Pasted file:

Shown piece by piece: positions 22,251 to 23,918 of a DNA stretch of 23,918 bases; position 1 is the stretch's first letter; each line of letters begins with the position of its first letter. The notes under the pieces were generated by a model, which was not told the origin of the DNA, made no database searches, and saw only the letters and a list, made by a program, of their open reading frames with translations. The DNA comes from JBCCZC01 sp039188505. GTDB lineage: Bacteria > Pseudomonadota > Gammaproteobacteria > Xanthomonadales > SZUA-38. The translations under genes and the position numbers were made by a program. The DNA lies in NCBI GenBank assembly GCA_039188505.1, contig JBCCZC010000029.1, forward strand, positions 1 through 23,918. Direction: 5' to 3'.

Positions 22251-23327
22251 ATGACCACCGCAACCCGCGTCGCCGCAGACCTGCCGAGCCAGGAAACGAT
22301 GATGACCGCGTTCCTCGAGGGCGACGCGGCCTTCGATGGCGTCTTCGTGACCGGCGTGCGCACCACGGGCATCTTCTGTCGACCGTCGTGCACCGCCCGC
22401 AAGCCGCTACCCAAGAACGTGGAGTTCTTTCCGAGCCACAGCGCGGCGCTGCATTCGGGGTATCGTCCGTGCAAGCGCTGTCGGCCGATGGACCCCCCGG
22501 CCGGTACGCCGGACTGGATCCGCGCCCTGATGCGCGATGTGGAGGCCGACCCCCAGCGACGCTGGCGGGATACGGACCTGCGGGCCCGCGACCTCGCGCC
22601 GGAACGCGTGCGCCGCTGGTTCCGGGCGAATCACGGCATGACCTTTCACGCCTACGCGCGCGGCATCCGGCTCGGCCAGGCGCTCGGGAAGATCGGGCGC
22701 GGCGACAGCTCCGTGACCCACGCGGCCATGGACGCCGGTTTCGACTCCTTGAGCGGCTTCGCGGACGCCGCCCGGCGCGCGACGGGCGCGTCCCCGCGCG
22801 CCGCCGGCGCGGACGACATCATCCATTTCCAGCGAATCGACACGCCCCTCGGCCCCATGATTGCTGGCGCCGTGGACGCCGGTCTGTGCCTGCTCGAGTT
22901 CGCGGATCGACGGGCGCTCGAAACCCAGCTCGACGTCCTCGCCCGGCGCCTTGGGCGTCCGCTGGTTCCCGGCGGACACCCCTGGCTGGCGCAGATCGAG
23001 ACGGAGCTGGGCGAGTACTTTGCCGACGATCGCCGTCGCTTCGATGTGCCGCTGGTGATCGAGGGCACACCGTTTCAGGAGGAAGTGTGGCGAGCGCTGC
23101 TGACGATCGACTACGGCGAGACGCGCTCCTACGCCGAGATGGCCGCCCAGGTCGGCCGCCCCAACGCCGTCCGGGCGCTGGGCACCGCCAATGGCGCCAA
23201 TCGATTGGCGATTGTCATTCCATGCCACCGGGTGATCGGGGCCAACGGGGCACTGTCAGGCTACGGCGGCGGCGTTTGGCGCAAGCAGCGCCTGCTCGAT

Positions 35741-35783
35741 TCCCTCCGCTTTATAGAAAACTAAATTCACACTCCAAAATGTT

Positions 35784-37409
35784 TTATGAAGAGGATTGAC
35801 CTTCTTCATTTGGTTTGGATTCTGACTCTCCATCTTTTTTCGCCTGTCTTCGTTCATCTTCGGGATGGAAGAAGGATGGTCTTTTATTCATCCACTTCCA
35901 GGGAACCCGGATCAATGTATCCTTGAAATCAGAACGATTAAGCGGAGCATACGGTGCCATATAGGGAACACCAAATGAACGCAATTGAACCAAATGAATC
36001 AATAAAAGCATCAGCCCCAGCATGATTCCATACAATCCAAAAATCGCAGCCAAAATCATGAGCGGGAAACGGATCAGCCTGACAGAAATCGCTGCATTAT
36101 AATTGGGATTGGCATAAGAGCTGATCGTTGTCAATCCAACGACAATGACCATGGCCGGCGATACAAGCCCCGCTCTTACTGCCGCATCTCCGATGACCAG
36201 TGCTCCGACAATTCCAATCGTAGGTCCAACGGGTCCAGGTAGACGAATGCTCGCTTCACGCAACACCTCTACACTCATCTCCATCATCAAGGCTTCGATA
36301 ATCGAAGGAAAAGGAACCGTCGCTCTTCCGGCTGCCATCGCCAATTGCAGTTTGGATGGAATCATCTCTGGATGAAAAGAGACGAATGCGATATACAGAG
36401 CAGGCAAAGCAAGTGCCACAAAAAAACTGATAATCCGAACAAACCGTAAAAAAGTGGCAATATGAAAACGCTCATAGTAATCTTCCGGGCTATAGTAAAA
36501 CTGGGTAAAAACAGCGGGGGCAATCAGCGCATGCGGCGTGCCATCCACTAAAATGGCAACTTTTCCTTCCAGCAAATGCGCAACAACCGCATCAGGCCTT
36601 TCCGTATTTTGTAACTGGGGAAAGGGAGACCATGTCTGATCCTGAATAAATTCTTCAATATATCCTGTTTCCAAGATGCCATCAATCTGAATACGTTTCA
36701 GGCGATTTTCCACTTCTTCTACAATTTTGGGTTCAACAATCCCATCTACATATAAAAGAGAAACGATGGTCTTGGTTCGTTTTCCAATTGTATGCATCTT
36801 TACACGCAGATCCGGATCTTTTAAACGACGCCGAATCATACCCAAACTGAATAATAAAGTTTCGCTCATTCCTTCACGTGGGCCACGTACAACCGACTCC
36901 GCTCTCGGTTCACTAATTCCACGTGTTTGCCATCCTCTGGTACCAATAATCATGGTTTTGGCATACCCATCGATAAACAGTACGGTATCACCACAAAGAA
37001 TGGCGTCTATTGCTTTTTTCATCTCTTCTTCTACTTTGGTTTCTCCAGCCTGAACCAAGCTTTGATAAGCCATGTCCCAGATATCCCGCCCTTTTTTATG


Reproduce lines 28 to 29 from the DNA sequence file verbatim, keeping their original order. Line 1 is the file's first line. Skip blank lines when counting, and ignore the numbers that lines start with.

36801 TACACGCAGATCCGGATCTTTTAAACGACGCCGAATCATACCCAAACTGAATAATAAAGTTTCGCTCATTCCTTCACGTGGGCCACGTACAACCGACTCC
36901 GCTCTCGGTTCACTAATTCCACGTGTTTGCCATCCTCTGGTACCAATAATCATGGTTTTGGCATACCCATCGATAAACAGTACGGTATCACCACAAAGAA